Disability hate crime is — as the phrase suggests — a crime, whether the disability is physical or mental. It is just as serious as racially motivated crime or attacks prompted by homophobia or religious hatred. But few people — public, employers, police — know this part of the legislation exists. Yet the degree of success police and prosecutors have had tackling race, religious and gay crime is proof that attitudes can change.
The unkindness starts young. It's a default position. But when I see my son at his primary school learning sign language to communicate with children who attend the deaf unit there, it makes me believe that kindness and tolerance can be learnt too. There should perhaps be less emphasis on rights and laws, and more on looking out for the less fortunate. Schools are the obvious place to promote this new compassion.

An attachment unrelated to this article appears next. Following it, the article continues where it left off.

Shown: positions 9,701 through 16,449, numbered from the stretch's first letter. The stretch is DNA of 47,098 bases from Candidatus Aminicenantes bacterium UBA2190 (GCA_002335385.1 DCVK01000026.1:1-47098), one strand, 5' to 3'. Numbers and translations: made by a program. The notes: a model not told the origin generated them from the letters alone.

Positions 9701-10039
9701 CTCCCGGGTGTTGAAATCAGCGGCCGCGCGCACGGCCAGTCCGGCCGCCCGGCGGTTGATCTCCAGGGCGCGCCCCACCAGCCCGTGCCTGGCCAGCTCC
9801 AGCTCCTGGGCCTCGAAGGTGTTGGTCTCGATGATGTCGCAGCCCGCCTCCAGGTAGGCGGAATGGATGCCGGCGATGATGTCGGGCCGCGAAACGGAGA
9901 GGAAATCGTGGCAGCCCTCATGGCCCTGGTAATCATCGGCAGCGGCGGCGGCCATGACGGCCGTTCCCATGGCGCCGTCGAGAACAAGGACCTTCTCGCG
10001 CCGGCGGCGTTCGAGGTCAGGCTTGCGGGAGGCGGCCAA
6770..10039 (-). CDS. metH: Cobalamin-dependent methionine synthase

We need of course to use the perfectly good legislation that already exists but, more than anything, we need to believe in the spirit of the law and apply it in our dealings with the learning disabled. The first step is to talk about it. Otherwise, we risk shoving them into another, very modern kind of institution — that secret place away from the media gaze.